Agronomic Crop Insects – June 25, 2010

Joanne Whalen, Extension IPM Specialist;

Continue to sample for potato leafhoppers on a weekly basis. Once plants are yellow, yield loss has already occurred. The treatment thresholds are 20 per 100 sweeps on alfalfa 3 inches or less in height, 50 per 100 sweeps in 4-6 inch tall alfalfa and 100 per 100 sweeps in 7-11 inch tall alfalfa.

Field Corn
In recent years, we have seen an increase in stinkbug damage to developing corn ears, especially when fields are adjacent to small grain fields. We are continuing to survey fields to evaluate the extent of the damage this season. Information from the University of Georgia, where they have experienced problems, indicates that:

(a) Corn is most susceptible to stink bug injury during ear formation before tasseling.

(b) Bugs will feed through the sheath, causing a dead spot on the ear. As the ear expands it becomes distorted and curves, usually outward.

(c) Feeding during silking and pollen shed also will kill kernels on the ear. Once the ear has elongated, stink bug feeding during the blister and milk stages blasts individual kernels usually causing them to abort.

(d) Although we have not developed thresholds for our area, the following thresholds are used in the South : 25% infested plants (1 bug per 4 plants) as a threshold during ear elongation to pollen shed and 50% infested plants (1 bug per 2 plants) during the later part of pollen shed and blister/milk stage.

(e) Initially stink bugs tend to be more prevalent on the field edge, so only a perimeter spray may be needed.

Be sure to sample fields in the seedling stage for bean leaf beetles, grasshoppers and spider mites. Grasshopper populations are starting to increase, especially in no-till fields. As barley and wheat are harvested and soybeans are planted, these fields will be susceptible to attack and grasshopper feeding can often cause stand loss. If stand reductions are occurring from plant emergence to the second trifoliate, a treatment should be applied. Although no precise thresholds are available, a treatment may be needed if you find one grasshopper per sweep and 30% defoliation from plant emergence through the pre-bloom stage. Numerous products are labeled for grasshopper control including a number of pyrethroids, dimethoate, Lorsban, Orthene 97 and Sevin XLR. Be sure to check all labels carefully before combining insecticides and herbicides since there are a number of restrictions on the labels.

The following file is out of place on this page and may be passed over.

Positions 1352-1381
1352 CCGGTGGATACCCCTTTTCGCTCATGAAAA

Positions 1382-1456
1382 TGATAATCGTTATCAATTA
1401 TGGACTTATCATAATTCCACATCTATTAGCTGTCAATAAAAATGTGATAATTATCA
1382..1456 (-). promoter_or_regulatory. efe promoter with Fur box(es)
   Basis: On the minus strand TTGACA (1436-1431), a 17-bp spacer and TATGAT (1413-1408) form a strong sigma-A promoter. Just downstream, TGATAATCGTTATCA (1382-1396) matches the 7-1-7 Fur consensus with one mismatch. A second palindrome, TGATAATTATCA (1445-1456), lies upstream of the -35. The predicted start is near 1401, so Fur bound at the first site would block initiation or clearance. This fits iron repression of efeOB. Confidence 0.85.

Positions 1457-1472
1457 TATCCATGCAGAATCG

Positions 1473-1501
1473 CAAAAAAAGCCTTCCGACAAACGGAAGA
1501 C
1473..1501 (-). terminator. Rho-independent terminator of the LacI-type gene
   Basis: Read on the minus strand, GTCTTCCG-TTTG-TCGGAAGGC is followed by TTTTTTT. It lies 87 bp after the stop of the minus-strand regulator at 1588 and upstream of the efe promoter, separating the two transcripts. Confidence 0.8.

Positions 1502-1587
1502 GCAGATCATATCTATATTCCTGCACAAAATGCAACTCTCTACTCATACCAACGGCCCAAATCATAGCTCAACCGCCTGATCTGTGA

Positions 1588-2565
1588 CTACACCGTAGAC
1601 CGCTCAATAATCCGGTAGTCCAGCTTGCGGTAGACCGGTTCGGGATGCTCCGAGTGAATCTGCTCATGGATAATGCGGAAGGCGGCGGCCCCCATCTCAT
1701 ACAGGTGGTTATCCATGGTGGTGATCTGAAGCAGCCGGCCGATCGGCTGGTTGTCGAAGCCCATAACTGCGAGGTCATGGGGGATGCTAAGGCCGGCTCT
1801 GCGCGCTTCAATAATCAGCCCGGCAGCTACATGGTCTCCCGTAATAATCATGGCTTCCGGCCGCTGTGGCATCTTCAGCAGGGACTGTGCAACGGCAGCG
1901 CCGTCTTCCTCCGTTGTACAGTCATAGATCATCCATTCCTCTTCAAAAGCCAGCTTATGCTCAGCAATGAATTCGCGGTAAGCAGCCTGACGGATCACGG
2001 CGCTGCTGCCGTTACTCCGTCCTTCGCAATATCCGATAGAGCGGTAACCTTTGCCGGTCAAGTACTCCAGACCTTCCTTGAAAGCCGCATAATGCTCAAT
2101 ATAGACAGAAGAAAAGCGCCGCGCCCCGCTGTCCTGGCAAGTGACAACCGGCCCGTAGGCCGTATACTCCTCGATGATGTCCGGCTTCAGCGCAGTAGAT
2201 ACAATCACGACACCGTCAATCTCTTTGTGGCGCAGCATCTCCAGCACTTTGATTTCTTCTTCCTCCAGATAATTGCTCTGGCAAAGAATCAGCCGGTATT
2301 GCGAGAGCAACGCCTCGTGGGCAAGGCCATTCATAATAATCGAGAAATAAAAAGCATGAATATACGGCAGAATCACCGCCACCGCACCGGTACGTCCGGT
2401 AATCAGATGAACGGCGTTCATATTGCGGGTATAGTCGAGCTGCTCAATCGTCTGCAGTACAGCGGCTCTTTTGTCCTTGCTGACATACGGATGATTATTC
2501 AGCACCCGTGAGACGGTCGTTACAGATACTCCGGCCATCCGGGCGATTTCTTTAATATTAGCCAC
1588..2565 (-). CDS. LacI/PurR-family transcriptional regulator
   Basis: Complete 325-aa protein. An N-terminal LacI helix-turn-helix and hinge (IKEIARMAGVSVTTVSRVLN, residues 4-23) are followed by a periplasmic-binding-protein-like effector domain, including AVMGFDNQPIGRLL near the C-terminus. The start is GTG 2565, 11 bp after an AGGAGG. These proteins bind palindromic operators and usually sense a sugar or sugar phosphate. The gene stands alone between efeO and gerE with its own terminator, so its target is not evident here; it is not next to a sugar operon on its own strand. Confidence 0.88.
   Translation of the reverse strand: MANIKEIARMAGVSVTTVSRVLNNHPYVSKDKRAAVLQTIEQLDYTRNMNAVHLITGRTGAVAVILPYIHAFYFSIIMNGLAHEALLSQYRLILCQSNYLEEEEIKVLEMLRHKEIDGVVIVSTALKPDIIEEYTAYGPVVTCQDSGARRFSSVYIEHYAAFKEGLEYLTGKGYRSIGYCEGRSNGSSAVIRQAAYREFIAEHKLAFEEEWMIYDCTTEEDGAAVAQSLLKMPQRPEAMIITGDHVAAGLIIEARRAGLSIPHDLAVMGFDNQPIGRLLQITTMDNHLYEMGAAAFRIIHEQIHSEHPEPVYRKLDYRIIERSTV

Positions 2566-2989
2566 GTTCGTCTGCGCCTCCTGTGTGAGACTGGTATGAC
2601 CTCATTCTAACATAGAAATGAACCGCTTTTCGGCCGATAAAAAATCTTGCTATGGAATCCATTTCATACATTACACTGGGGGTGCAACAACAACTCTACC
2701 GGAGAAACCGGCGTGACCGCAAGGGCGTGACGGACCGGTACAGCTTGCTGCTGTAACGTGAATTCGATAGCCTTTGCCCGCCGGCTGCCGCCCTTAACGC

Continue to watch carefully for spider mites. We are finding fields with economic levels of mites, both on field edges and in some cases in field interiors – so be sure to scout the entire field to make a treatment decision. Labeled materials include dimethoate, Lorsban, Hero (zeta-cypermethrin + bifenthrin) as well as a number of stand alone bifenthrin products (not all may be labeled so be sure to check the label). All of these products need to be applied before mites explode. Be sure to read the labels for use rates and restrictions – there is a limit on the number of applications as well as the time between applications on all of the materials labeled for spider mite control.